Posts Tagged: Quincy Jones

Two Men 80

What unites Michael Caine and Quincy Jones? Apart from the possibility that they were both involved in the same movie in one capacity or another, which is a pretty good bet given that they have each had a hand in about a thousand films, they both turn 80 today. Also, Quincy Jones' middle name is Delight, which I don't think I ever knew before but now will never forget. Michael Caine, who was born Maurice Joseph Micklewhite, should change his middle name to Delight, both because it would cement the bond and also because Michael Delight Caine sounds awesome. Anyway, best wishes to both, etc.


Prominent White Person Uses Hip Hop Vernacular

When, in his Times Magazine Q&A Deborah Solomon collage project, astronaut Buzz Aldrin revealed that he "just did a rap session with Snoop Dogg and a rap composition called 'Rocket Experience,'" I immediately thought, Oh God, here comes another "it's funny because it's a white person doing a black thing!" video. But perhaps I was too quick to judge. The video is now online, so see for yourself. Also, can we please have a moratorium on "it's funny because it's a white person doing a black thing!" videos? Because, you know, enough already. [Angry comment from David Cho coming... now.]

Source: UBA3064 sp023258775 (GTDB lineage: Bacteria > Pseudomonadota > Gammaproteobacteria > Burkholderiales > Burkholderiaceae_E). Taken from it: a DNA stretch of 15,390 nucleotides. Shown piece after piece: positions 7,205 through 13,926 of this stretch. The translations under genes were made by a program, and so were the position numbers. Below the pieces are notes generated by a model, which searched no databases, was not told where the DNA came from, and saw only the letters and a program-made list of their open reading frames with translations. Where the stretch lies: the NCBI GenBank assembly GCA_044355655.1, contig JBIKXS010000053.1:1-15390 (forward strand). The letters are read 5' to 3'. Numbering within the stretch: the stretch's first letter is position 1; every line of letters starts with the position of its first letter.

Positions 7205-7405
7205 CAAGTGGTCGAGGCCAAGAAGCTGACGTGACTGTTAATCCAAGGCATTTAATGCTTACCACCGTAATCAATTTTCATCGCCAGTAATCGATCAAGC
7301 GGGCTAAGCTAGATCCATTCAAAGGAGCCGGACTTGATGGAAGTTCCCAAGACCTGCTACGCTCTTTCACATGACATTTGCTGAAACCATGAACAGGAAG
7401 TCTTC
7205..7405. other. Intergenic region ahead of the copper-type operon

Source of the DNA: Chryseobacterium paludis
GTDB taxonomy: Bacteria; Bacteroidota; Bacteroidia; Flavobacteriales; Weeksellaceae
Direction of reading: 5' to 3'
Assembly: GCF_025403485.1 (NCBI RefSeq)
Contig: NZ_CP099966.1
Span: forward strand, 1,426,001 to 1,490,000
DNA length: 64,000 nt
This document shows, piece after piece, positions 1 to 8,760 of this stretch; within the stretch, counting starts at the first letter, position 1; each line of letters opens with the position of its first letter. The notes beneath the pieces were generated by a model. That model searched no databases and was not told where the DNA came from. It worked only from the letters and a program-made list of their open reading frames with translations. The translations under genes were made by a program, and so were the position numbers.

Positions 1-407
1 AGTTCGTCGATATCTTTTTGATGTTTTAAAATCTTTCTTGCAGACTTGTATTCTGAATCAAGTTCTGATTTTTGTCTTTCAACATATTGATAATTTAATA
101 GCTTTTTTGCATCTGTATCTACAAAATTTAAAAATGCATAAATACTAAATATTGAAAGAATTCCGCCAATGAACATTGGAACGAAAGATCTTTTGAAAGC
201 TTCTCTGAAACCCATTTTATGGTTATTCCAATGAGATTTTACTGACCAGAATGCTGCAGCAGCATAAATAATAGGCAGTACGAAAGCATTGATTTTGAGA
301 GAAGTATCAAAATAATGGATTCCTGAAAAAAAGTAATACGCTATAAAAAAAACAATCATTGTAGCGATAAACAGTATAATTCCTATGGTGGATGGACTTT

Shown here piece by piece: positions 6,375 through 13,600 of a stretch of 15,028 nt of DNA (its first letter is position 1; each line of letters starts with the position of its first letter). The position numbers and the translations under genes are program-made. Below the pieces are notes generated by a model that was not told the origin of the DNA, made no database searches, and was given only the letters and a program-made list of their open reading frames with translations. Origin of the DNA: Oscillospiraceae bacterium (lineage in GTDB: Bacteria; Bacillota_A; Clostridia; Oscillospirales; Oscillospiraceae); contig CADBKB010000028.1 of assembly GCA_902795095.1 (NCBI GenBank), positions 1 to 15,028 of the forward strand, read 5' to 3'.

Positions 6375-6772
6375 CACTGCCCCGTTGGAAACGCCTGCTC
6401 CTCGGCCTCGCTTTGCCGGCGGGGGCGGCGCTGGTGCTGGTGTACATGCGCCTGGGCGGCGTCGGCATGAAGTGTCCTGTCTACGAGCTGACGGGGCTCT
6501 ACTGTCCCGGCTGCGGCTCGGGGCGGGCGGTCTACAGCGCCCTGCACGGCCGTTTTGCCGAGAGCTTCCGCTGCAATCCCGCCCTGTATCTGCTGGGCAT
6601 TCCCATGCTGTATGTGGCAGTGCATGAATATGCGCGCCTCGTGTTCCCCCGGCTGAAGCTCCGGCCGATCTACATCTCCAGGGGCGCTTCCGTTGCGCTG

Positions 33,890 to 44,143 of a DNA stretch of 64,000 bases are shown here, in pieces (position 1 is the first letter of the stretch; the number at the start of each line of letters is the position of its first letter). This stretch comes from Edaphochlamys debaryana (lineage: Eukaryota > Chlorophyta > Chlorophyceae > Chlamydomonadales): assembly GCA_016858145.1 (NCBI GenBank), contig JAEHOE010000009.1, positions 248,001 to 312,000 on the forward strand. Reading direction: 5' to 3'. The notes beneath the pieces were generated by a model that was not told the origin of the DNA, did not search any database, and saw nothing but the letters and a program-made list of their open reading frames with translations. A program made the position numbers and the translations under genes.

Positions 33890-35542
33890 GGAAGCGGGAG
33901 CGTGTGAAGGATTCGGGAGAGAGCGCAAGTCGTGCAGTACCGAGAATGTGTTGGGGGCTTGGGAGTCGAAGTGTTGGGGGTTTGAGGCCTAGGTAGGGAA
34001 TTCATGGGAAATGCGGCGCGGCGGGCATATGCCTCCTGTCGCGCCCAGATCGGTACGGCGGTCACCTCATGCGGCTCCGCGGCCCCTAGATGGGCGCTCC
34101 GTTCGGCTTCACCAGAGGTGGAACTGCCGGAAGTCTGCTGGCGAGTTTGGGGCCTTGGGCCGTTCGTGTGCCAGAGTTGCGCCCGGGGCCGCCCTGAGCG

Michael Jackson's 'Thriller' At 30

Thirty years ago today a pop music album came out that, for those of us who can count ourselves as members of the Star Wars generation, was a lot like Star Wars. Meaning that it was so culturally dominant for a stretch of our formative years that it became a part of the way that we would think and talk and view the world for the rest of our lives. Regardless of whether or not we even liked it back then, or of how we have come to feel about since, Michael Jackson's Thriller is closer to something like an objective truth than anything else in music history: it [...]


Don Cornelius, 1936-2012

Mellifluent Soul Train creator Don Cornelius shot himself to death early this morning at his home in Los Angeles. "Before MTV there was Soul Train, that will be the great legacy of Don Cornelius," said Quincy Jones in a statement to press. "His contributions to television, music and our culture as a whole will never be matched." Above, the first (and reportedly only) episode in which Cornelius himself danced down the famous Soul Train Line.